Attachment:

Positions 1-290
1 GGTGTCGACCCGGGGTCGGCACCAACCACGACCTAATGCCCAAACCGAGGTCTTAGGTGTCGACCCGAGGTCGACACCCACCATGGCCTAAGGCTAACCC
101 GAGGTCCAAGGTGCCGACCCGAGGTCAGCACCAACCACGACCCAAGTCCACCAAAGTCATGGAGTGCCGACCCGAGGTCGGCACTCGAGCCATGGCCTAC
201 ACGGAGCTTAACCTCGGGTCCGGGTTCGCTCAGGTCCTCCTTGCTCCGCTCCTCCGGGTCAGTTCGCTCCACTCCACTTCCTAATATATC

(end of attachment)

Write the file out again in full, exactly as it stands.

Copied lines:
Positions 1-290
1 GGTGTCGACCCGGGGTCGGCACCAACCACGACCTAATGCCCAAACCGAGGTCTTAGGTGTCGACCCGAGGTCGACACCCACCATGGCCTAAGGCTAACCC
101 GAGGTCCAAGGTGCCGACCCGAGGTCAGCACCAACCACGACCCAAGTCCACCAAAGTCATGGAGTGCCGACCCGAGGTCGGCACTCGAGCCATGGCCTAC
201 ACGGAGCTTAACCTCGGGTCCGGGTTCGCTCAGGTCCTCCTTGCTCCGCTCCTCCGGGTCAGTTCGCTCCACTCCACTTCCTAATATATC